June 24, 2009
It has often occurred to me that I should make it easier to track revisions to my stadium diagrams, some of which have gone through multiple generations. For serious research purposes, such documentation is crucial. With that in mind, I scoured my blog archives and put together a set of archive pages that systematically keep track of when I have updated stadium diagrams over the past five years. Regrettably, my "blogging" prior to late 2004 was not consistent enough to serve as a reliable source of information on exactly when I made changes. See the 2009 stadium update page, which is (for now) equivalent to the "default" stadium update page. There are links for each of the separate annual pages, 2005 - 2009, each of which has a set of thumbnail images in the right-hand column showing the "Highlights of the year." Those are either brand-new stadium pages, or else ones which underwent major revisions. I am not certain that the listed updates are complete, but it's the best information that I have at present.
Going through all those archives was quite a "trip down memory lane," and yielded a few surprises. For example, I had forgotten how my political activities in 2007 had interfered with my baseball research work. Likewise, the number of times that I updated the diagrams for Yankee Stadium and Tiger Stadium over the years is hard to believe. But hey, Rome wasn't built in a day, and there is a lot of trial and error involved in getting things just right.
The promotional campaign to get D.C.-area baseball fans to "Put your red on" as a gesture of support for the lowly Washington Nationals is nice, but often inappropriate. Earlier this month, the Cincinnati Reds came to town, and would have swept the Nats if not for a throwing error by second baseman Brandon Phillips that allowed Cristian Guzman to score the go-ahead run. This week the Boston Red Sox are in town, and the house was almost packed with fans of the visiting team last night, with an attendance of 41,517, even more than on Opening Day. It was encouraging that John Lannan had yet another very solid outing, giving up only three runs in six-plus innings. It was a very close and exciting game against a daunting opponent. But of course, once they brought in the relievers, everything fell apart, and the Red Sox scored six runs in the eighth inning. Arghhhh! Final score: 11-3.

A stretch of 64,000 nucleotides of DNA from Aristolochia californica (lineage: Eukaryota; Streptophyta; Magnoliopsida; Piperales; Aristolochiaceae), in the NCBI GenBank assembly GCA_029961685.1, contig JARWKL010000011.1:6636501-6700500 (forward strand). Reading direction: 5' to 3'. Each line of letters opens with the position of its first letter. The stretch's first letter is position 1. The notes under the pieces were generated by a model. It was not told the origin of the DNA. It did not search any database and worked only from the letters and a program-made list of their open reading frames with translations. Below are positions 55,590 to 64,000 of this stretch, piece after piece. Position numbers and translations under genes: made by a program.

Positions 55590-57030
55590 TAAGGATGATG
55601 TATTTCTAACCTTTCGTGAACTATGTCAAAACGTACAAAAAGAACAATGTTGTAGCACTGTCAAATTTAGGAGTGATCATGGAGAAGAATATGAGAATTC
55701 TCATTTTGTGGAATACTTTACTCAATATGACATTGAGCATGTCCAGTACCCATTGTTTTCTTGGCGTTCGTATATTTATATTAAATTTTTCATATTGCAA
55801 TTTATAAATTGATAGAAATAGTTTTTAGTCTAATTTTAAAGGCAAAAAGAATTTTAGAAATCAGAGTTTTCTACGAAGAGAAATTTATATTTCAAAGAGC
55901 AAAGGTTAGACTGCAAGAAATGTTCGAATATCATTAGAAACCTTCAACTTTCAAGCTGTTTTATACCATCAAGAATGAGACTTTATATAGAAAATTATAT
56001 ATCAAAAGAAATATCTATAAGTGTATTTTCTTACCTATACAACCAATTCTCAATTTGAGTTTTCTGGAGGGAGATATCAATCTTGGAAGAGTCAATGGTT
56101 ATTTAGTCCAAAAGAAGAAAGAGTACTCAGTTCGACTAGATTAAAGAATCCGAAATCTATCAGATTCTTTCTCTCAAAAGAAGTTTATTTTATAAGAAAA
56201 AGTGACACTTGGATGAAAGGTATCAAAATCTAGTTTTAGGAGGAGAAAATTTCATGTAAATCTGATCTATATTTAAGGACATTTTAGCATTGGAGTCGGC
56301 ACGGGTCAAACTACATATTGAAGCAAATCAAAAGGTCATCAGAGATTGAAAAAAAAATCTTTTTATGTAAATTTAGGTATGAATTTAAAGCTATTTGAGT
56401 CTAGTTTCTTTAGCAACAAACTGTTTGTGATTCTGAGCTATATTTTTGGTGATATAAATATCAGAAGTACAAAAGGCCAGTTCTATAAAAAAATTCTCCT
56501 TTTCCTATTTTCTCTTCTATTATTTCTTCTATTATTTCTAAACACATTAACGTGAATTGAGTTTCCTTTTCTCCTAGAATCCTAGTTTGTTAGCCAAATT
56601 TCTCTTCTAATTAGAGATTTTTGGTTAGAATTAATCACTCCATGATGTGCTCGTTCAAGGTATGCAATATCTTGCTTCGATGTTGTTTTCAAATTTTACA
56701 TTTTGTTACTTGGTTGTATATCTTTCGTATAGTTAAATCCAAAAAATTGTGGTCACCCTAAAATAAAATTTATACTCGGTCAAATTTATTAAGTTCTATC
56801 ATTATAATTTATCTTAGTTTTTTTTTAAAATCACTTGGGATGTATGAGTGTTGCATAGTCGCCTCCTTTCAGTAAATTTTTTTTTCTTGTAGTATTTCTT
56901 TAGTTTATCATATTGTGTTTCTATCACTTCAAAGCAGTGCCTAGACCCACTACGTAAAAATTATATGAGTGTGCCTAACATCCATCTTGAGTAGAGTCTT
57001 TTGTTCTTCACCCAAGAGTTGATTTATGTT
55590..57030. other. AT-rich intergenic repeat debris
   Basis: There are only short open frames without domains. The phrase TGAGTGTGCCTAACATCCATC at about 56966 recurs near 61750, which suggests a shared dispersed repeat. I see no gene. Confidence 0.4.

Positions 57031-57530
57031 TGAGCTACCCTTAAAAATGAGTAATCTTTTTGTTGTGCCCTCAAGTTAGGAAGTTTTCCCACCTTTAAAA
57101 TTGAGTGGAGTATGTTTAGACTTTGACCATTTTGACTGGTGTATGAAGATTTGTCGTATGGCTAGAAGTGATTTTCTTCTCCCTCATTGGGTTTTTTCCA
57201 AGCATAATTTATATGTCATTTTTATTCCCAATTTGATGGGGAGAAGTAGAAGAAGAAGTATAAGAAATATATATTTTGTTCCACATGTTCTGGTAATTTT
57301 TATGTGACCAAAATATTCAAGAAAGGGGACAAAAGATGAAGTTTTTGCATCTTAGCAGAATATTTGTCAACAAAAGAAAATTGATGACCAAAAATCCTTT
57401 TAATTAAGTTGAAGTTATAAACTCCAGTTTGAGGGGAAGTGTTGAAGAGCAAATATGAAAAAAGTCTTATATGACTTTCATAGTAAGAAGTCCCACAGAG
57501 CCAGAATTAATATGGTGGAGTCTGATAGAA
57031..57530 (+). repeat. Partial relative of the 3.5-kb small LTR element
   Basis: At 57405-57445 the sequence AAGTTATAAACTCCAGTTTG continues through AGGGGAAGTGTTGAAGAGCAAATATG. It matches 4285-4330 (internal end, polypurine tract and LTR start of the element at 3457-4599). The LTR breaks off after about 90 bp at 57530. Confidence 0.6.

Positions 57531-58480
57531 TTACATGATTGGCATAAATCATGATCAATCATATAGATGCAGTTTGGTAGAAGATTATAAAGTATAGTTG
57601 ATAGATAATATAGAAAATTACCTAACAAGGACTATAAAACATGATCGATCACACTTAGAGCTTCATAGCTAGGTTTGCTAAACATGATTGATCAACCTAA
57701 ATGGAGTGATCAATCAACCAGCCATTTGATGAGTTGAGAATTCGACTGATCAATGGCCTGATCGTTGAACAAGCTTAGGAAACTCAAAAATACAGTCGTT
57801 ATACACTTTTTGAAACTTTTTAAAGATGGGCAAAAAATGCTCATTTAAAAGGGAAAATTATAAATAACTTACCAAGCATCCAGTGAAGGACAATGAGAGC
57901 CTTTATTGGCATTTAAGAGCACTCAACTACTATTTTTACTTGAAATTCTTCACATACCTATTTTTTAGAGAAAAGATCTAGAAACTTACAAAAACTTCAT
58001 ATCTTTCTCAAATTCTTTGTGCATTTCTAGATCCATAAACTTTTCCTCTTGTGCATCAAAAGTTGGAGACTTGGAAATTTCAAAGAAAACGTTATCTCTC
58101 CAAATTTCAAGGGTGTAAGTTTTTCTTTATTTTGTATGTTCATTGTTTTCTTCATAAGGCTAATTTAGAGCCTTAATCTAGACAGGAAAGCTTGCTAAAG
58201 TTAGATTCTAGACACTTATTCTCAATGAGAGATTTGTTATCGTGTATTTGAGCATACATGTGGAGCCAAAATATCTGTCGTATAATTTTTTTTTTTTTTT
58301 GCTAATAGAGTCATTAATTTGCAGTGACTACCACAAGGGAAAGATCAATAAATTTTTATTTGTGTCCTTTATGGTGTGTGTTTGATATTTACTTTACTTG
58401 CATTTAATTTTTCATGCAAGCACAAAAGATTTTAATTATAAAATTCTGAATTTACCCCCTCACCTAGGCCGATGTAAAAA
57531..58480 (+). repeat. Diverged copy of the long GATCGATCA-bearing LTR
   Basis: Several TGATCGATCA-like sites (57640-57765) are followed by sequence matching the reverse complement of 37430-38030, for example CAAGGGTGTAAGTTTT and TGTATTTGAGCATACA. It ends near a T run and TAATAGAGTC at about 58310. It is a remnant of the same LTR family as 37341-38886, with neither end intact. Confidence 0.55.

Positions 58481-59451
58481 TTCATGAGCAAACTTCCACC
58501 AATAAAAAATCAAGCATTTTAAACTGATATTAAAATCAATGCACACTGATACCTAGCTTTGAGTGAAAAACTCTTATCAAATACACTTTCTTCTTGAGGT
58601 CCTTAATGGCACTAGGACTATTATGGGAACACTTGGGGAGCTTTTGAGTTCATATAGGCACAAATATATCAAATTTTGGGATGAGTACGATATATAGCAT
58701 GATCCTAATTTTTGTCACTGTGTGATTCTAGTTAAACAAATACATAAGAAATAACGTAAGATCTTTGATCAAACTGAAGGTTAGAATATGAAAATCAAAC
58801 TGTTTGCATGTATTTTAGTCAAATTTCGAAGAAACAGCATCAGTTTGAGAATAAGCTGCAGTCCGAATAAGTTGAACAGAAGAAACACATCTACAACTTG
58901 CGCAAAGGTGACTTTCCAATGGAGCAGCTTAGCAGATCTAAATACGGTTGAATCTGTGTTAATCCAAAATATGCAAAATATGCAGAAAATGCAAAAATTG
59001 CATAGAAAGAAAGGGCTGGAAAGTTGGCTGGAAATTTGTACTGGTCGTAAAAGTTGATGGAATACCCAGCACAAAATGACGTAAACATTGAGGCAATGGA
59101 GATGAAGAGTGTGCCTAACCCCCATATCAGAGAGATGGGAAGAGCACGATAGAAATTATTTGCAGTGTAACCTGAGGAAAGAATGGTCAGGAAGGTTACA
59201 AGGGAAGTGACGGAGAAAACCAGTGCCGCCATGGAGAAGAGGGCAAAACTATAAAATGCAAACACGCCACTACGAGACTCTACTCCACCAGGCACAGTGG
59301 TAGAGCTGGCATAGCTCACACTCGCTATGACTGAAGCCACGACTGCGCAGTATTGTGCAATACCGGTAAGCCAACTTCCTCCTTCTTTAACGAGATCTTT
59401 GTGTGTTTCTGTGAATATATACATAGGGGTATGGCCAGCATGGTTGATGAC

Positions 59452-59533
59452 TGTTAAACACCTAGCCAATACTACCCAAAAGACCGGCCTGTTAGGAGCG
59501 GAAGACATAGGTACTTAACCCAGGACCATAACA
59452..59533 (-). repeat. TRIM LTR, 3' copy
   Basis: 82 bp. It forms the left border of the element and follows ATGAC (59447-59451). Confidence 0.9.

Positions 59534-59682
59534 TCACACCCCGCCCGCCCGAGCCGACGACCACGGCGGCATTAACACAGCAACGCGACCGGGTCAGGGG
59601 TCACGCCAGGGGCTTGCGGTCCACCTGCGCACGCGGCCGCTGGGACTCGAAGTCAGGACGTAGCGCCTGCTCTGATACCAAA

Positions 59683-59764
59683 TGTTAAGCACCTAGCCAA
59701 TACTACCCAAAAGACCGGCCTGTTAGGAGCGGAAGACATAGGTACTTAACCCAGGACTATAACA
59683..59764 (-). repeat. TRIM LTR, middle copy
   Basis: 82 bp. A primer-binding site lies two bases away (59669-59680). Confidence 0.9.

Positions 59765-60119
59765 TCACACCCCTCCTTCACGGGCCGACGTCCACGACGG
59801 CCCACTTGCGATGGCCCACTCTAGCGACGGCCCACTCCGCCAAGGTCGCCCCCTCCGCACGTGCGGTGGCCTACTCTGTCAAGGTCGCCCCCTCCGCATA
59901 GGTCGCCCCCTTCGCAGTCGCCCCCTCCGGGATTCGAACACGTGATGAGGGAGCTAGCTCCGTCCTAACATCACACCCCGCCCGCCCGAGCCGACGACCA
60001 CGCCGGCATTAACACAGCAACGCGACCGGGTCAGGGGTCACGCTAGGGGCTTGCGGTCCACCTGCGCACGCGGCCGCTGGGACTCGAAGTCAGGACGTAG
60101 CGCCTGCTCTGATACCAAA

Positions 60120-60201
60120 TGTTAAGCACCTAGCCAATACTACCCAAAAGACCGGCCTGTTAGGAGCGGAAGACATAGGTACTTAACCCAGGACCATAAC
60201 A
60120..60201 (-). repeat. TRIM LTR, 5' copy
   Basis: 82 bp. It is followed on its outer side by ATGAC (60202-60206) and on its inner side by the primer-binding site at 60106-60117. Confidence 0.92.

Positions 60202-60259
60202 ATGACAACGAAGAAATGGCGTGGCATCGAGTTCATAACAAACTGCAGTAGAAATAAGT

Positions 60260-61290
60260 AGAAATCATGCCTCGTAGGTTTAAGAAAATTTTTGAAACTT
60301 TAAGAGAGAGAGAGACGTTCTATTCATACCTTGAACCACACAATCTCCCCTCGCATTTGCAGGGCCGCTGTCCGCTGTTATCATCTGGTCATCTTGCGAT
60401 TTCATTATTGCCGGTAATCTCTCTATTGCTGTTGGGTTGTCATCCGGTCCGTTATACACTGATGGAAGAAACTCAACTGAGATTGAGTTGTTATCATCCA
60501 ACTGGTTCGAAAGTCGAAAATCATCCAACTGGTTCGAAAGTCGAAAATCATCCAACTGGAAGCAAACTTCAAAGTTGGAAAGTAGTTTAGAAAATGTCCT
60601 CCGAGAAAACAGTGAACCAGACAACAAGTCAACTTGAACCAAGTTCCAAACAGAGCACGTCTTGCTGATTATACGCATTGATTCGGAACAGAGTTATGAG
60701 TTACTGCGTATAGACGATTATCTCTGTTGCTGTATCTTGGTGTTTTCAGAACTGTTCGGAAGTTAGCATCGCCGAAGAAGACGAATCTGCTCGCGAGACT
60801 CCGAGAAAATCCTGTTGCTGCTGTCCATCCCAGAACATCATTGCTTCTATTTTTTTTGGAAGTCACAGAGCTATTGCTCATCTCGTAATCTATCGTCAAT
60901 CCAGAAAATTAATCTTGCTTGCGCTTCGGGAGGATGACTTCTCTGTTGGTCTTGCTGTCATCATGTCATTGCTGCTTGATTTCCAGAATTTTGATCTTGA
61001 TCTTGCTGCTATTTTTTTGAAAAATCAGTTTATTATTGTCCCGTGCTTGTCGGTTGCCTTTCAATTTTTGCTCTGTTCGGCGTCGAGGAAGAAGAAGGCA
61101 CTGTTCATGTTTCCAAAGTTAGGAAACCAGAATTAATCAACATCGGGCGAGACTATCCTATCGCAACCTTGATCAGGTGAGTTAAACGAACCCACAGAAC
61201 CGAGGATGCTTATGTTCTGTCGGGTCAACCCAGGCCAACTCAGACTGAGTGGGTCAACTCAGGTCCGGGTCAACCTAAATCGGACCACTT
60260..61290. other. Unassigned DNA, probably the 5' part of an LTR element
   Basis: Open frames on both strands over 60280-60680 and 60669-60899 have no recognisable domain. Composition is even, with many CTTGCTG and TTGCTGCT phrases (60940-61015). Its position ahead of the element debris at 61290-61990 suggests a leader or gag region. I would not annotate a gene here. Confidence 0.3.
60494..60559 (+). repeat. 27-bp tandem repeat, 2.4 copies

By happenstance, I recently learned that the Prince George's County council voted 8-0 against the proposed soccer stadium deal with D.C. United, which pretty much kills the whole project. See the Washington Business Journal. This is good news as far as I'm concerned, as Maryland already has FedEx Field, home of the "Washington" Redskins, as well as their own baseball and football stadiums. This will also obviate the awkward necessity of having to rename the team from "D.C. United" to "P.G. United." The franchise bosses are not giving up the fight, however: see the D.C. United Web site. What this means for RFK Stadium, their home since 1996, remains uncertain. It would be nice if they could somehow downsize and refit RFK to make it more suitable for soccer, possibly tearing down large portions of the upper deck, but that would seem to be very difficult from an engineering standpoint, and quite unlikely.
You thought I had given up on hockey news? No, siree! Mike Zurawski informed me that Madison Square Garden (home of the NHL New York Rangers and NBA Knicks) will undergo a renovation that is estimated to cost about $500 million. They will widen the concourses, add more bathrooms, and build new corporate boxes. See New York Daily News. "MSG" (not monosodium glutamate) sits on top of the "new" Penn Station, which replaced its grandiose predecessor that was built in 1910 and closed in 1964. For another "trip down memory lane," see forgotten-ny.com.